Learning to draw is about learning to see

I didn’t think I’d be able to write a blog tonight. But, I seem to be getting into a habit and it somehow feels wrong, a little incomplete if I don’t produce something. I wonder if it’s something to do with ‘muscle memory’ which my Tai Chi master says will kick in sometime, and, when it does I’ll actually be able to remember the series of movements which makes up the Chen style form.

Anyway, I’ve learnt that there are tools called ‘spazzles.‘ Available from Toolstation outlets throughout the UK probably. I’d seen the exact same thing being used the previous day by chaps working alongside tarmac spewing machinery laying new road surfaces around Oldham. I love the word but it’s not what I’d call onomatopoeic.

This led to a brief discussion about the Pluto fly-by and how it’d be great to see a photograph with a sign saying: ‘ This planet has been purchased to make way for a hyperspace bypass.’ You need to be a bit of a Douglas Adams fan to get this one as it’s from Hitchhiker’s Guide to the Galaxy.

I’m finishing off this evening with a quote from gem of a book I spied in a local charity shop. I was attracted to its form initially. It’s an unusual size, with a black rubbery cover which has a central cut out and white and black raised wording. As a book it has a really interesting feel, look and style; its use of black and white, reminding me of the concept of chiaroscuro I explored a little in a previous blog.  Anyway, beyond the beauty of the book itself it holds lovely treasures within. It’s ‘101 Things to Learn in Art School’, and I’d just like to share the fantastic No. 2 thing:

“Learn to draw. Drawing is more than a tool for rendering and capturing likenesses. It is a language, with its own syntax, grammar and urgency. Learning to draw is about learning to see. In this way, it is a metaphor for all art activity. Whatever its form, drawing transforms perception and thought into image and teaches us how to think with our eyes.’

Chiaroscuro and muesli

No worries today. Continuing my learning from yesterday around Itten’s contrasts, Michael Freeman’s book ‘The Photographer’s Eye’ triggered a photography trip to Salford Quays. It’s not one of my favourite places as it’s always windy, has rather grey buildings and mucky canal water but is rather fortunate in its modernist architecture. I don’t know why but Manchester’s adopted colours for its new buildings appear to be many shades of grey. Also the main colour of the trams on MCR Metrolink until very recently.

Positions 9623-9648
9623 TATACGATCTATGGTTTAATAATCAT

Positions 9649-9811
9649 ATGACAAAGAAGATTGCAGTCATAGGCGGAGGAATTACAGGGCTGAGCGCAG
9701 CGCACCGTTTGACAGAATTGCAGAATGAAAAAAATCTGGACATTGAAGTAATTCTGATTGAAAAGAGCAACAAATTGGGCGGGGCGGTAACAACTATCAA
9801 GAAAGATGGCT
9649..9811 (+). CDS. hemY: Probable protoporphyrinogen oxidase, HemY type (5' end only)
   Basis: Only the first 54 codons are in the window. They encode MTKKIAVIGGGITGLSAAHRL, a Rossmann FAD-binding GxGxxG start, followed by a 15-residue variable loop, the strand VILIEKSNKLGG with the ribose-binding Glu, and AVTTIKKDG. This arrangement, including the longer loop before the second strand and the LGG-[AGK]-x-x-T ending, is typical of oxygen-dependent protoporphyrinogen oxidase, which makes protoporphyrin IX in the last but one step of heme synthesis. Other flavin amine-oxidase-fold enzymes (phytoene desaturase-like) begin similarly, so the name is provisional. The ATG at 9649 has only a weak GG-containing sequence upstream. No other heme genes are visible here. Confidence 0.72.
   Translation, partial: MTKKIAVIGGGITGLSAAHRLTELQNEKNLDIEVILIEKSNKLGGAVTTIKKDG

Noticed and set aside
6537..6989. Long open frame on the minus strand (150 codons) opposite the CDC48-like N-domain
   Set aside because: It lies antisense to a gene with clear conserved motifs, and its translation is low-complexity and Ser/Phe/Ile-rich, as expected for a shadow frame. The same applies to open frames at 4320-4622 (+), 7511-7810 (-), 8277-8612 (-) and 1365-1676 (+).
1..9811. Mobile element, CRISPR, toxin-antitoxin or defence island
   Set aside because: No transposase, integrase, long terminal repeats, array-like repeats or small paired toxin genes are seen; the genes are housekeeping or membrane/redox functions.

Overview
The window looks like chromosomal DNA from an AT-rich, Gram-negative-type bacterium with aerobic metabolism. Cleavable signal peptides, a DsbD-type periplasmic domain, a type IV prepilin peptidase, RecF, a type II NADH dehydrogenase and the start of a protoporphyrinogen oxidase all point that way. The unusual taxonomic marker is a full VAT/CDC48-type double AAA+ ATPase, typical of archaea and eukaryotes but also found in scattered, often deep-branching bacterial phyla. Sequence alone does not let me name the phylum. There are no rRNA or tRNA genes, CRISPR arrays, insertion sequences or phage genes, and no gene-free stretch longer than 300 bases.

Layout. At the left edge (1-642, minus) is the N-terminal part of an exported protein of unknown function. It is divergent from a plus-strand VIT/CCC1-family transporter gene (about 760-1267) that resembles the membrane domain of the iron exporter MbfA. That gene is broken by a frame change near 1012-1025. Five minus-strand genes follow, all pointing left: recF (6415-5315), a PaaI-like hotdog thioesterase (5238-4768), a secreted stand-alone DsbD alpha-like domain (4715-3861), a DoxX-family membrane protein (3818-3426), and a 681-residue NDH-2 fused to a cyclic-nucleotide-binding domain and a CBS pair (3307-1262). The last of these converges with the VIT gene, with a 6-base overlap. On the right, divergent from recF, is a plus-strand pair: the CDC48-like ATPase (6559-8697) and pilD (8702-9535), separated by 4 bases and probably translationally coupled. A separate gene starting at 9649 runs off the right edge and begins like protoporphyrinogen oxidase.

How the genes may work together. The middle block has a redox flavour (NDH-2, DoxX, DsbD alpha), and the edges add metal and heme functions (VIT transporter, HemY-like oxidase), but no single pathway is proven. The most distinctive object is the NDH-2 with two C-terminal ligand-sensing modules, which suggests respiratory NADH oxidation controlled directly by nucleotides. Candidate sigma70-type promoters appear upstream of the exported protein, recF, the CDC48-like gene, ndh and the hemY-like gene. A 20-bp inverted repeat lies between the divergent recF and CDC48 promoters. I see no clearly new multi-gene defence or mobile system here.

Anyway, what have I learnt today? The answer is ‘chiaroscuro.’ Literally light/dark. It means illuminating a dark scene, often a painting, with shafts of light. It’s a combination of two Italian words:

chiaro – pronounced kyaa-roa – meaning clear; pale, light, plain, distinct

AND

scuro – pronounced skoo-ro – meaning dark, obscure

Joshua Itten identifies it as ‘ one of the most expressive and important means of composition’ as it controls the three-dimensionality of an image, the structure and which parts draw the attention.  There are many examples of its use in paintings  and this recent photograph by Paul Railton certainly seems to have all the 3 aspects of Itten’s contrast of light/dark.

Lightning

I’ve also spent some time learning Flickr. An account I set up a few years ago whilst on an on-line learning event but didn’t have any pics to add. Well, I’ve been asked twice now where I’m putting my photos so here they are.

My trip to Media City  included discovering a little bistro and coffee shop called Pokusesvski’s which is well worth knowing about if you’re in the windy climes of Salford Quays.

I’ve also learnt that Alpen now does a version which contains swirls of dark chocolate. Unfortunately, without my varifocals, when making my choice from the extensive variety of Swiss style muesli, the box just looked like the Original Alpen. I have to say it’s horrible! Especially with my preferred liquid, orange juice, not like Terry’s Chocolate Orange at all. Inevitably I have spent mindless minutes of my precious time picking individual chocolate swirls out of the wheaty flakes. It does seem to have a slightly different taste though and, the swirls taste quite nice on their own! They just don’t belong in Alpen!!